Kevan Shorey of DreamWorks has just posted the 4th installment of his Anim Crit series. Just like the 11sec eCritiques they are full of great priceless information. Head over to his blog Rhymes with "Red Van" to watch some great animation breakdowns.
Want to try your hand at stop motion or clay character animation? Here is a step-by-step tutorial on how to make a wire armature for around
$15. This gets into how to make a puppet that will stand and walk.
Here is your shopping list:
Aluminum armature wire (from an art store or Amazon, not the hardware store)
Wing nuts (1/32)
Cotton batting or foam
Aluminum foil or wood ball (something for the head)
Wipes (Epoxy putty gets messy)
taught this process at the Academy of Art, and if there is one
consistency, it is that when students are cheap with the materials or
stray from the process, things go wrong. A challenge with stop motion
animation is to hold to your vision while working within the physical
limitations of tight-budgeted productions. Compromise is always
necessary. The goal is to make a puppet that is easy to use while
animating so your attention can go towards the performance and not the
struggle against gravity.
iANIMATE has started a new web series of short tutorials and tips for the public. They just posted there second video in there "iANIMATE.NET LAB" series that focuses on blocking. Mike Walling from DreamWorks talks to us about how he focuses on a simplified singular pose before he moves on to adding his offsets and other actions that make your animation stand out. This is very similar to the same way I block. For me I can read my animation better if I look at each pose as its own 2D drawing. Keeping in mind that they need to all work together I build them off each other until I have a series of strong poses working with the 12 principles of animation. This process makes the transition into spline more enjoyable and allows me to spend less time fighting a broken animation and more time making my existing blocking pop.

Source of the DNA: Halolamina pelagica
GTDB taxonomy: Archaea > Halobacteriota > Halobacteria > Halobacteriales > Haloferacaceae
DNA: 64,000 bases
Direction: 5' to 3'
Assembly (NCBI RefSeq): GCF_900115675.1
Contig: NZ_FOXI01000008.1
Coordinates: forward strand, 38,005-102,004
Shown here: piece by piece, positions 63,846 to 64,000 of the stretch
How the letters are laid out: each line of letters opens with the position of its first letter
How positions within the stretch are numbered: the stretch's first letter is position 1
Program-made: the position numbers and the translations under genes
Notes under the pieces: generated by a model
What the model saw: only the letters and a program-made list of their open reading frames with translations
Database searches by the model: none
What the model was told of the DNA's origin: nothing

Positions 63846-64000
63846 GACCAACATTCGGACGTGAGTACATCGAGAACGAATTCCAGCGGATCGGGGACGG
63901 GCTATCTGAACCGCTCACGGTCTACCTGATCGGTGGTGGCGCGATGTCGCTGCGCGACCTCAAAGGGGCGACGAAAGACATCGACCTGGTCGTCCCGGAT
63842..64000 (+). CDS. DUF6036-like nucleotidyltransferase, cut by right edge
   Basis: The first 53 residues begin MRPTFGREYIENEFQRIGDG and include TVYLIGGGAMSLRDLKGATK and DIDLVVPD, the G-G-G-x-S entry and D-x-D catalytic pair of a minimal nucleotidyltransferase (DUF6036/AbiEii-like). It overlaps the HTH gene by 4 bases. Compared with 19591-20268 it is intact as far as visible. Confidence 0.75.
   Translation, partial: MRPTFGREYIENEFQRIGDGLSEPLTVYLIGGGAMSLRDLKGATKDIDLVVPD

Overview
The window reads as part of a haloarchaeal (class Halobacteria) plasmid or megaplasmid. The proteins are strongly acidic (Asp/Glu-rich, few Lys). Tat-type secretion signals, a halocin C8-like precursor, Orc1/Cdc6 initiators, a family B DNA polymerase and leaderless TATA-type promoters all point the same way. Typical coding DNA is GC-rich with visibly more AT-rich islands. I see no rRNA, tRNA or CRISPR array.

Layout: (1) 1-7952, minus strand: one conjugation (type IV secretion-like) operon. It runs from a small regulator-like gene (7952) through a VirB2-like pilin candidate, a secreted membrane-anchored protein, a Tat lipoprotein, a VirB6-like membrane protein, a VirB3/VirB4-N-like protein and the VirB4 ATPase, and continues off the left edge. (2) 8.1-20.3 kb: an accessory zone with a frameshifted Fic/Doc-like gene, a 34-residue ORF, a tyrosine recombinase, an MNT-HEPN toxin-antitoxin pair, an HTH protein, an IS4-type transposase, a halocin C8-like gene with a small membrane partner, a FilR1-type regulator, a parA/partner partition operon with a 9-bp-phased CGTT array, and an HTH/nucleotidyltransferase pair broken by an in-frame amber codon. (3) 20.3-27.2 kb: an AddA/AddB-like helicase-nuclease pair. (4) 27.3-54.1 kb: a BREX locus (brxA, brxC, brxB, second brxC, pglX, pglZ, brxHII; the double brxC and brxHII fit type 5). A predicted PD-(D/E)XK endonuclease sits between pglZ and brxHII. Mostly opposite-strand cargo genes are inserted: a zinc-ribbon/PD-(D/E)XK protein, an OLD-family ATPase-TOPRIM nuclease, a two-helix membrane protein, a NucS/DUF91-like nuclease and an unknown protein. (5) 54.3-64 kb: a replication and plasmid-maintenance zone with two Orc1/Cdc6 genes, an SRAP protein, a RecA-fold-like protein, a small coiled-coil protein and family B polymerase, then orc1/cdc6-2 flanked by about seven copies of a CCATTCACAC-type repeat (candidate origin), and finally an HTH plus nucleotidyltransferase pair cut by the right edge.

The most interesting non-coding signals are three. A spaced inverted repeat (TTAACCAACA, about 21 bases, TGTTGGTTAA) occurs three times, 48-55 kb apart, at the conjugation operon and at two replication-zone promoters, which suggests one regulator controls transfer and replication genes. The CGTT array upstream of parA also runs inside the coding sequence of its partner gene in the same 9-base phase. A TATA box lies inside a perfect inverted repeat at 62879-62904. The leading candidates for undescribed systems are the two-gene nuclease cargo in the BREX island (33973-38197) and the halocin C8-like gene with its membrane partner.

Yes, that's right! A new challenge already!
Since the last challenge didn't go too well (or rather, not at all), I thought I might try something considerably simpler.
we spend much time of our lives waiting for something, I thought how
about animating this instead of doing it? Should be a lot more fun :-)
could have, for example, someone waiting in the train ticket queue
since 1 hour and being bored to death, or have someone waiting in line
for a ticket to the most exciting rock concert ever, and the impending
doom of a sold out show is ever looming above her head.
have someone waiting for his date to arrive, and all the excitement and
novelty of this (first?) encounter makes him completely giddy, nervous
But you can also go at this from a more games orientated
pov, like animating an idle cycle, or the cycle you have after you
leave your character standing around for too long? Here would be
important to avoid too much and too little movement, and maybe try to
stay away from cliche things like scratching the bum or picking the
nose. Although, if it fits the character, why not?
And, if you're
not too comfy with character animation yet, this can also be done sith
some simpler objects, like Pixo the lamp, for example!
I'd set the deadline to Monday, July 2nd, and as always, try to keep the video length to 75-125 frames, here's the link to how to use the dropbox, please try and keep the videos below 10 MB, and if any more questions arise, Steve did a nice FAQ here.